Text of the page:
Is diversity and equality really that important in firms?
Despite the increase in the number of law firms pushing for diversity and equality within the workplace, lawyers do not consider it a motivation when considering a firm change.
According to the recent 2019 Legal Firm of Choice Survey – an annual report created by Momentum Intelligence, in partnership with Lawyers Weekly – diversity and equality ranked far lower down than other major workplace values.
Legal professionals were asked to rate how satisfied they were with their firm and rate their firm’s performance across 22 attributes. A statistical analysis then determined the correlation coefficients between these variables to measure satisfaction.
Of the 22 attributes, diversity and equality ranked 17th. Legal professionals ranked the culture of a workplace as highly important (with a 0.8 correlation score), in comparison to the mildly important diversity and equality (0.58). It also sat far behind flexible work hours, support for mental wellbeing, teamwork and career progression.
Diversity and equality ranked as an “unimportant strength” in the report, which identifies as “mild to low importance” in driving satisfaction and performance.
The Legal Firm of Choice noted that “these attributes may not need additional resources or support provided to them”, adding that all key areas that were identified as “important weaknesses” should instead receive resources to improve satisfaction.
When combining the derived importance and performance ratings for each attribute, it ranked sixth out of the 22 attributes firms should be working on to improve satisfaction.
Interestingly, these results come as other surveys reveal diversity and equality should be ranked higher in law firms. Hays’ 2018–2019 Diversity and Inclusion Report found 63 per cent of Australian workers felt chances of career progression have been limited due to their sexual orientation, ethnicity, age, gender or disability.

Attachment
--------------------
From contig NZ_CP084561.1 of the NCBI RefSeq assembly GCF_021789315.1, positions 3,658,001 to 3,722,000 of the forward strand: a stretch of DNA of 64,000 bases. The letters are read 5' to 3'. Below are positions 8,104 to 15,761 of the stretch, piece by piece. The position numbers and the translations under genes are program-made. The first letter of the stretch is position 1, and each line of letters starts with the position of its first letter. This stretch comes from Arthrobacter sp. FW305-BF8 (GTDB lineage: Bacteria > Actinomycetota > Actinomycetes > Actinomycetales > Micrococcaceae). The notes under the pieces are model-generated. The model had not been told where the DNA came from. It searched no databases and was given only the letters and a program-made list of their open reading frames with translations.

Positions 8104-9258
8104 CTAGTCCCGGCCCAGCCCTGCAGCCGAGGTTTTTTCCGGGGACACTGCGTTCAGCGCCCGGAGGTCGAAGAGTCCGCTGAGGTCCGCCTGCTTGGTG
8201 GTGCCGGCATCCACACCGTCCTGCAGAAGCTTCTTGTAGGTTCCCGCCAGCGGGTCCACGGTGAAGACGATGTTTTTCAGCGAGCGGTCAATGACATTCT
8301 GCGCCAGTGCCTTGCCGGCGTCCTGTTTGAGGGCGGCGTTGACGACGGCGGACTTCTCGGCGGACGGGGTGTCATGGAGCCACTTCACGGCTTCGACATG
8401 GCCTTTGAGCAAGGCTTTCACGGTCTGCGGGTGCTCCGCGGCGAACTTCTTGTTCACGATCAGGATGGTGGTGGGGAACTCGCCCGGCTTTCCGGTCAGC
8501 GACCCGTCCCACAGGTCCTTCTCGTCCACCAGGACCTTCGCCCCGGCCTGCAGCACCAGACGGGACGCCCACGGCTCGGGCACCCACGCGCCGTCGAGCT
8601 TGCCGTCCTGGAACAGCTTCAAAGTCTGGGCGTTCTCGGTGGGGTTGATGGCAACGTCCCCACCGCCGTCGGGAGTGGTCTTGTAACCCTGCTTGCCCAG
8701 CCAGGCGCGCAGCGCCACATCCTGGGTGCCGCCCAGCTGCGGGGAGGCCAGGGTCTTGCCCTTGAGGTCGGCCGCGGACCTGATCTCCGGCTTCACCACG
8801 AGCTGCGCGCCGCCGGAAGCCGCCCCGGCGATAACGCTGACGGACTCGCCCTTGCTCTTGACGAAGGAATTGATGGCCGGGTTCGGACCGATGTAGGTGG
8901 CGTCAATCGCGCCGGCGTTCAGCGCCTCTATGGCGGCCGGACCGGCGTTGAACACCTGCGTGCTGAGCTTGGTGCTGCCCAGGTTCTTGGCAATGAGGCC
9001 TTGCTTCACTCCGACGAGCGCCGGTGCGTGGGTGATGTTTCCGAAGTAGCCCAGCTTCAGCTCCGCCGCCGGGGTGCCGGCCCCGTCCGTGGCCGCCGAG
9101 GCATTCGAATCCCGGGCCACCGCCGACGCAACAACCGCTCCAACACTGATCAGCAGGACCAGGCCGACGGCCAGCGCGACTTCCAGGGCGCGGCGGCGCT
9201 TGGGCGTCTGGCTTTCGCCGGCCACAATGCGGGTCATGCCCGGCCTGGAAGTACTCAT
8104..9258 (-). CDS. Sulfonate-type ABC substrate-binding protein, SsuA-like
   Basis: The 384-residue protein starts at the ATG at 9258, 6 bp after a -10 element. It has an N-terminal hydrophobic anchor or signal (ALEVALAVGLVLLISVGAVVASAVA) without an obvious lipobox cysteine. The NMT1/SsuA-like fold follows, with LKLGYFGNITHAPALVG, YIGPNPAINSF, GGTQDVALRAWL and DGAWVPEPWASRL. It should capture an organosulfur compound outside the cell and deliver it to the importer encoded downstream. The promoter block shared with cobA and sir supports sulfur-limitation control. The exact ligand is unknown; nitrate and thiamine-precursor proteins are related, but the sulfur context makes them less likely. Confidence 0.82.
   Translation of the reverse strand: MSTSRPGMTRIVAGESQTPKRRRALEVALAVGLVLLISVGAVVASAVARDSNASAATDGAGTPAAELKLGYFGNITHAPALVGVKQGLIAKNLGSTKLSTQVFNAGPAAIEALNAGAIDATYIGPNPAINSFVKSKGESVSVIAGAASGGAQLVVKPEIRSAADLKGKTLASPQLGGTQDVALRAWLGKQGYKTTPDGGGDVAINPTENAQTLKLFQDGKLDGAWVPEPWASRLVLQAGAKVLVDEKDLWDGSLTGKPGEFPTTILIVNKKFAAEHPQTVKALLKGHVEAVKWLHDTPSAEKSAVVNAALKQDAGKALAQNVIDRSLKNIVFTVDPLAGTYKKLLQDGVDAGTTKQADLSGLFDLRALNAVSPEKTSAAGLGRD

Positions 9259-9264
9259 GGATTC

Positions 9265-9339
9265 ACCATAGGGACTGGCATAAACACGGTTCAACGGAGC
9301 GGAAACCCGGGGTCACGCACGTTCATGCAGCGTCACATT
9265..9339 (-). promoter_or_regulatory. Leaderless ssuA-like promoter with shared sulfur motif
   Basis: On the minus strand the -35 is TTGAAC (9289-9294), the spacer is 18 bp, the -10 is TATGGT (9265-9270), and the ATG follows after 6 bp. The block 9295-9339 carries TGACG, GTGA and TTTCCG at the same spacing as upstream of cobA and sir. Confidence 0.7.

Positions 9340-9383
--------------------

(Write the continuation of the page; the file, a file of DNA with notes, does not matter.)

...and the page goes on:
Senior leaders from top-tier law firms also recently came together for a panel intended to improve cultural diversity in the workplace. Leaders from Clayton Utz, King & Wood Mallesons and Herbert Smith Freehills said the “time for diversity is now”, and to force a change, firms should be embedding structural changes into their programs.
Clayton Utz chief executive partner Rob Cutler said: “We are definitely seeing positive change and that will continue. There is a strong and authentic desire to see diversity.”
About the Legal Firm of Choice
The Legal Firm of Choice is an annual report produced by market research firm Momentum Intelligence designed to reveal the attitudes, perceptions and priorities of legal professionals.
It is the resource for helping business leaders attract and retain Australia’s best legal talent by uncovering the key trends in the talent attraction market including the key drivers of satisfaction, retention and attrition.
These insights are delivered on an online interactive data platform that enables users to drill down across the complete five-year history of the survey that includes over 2 million data points revealing the sentiments of legal professionals over time.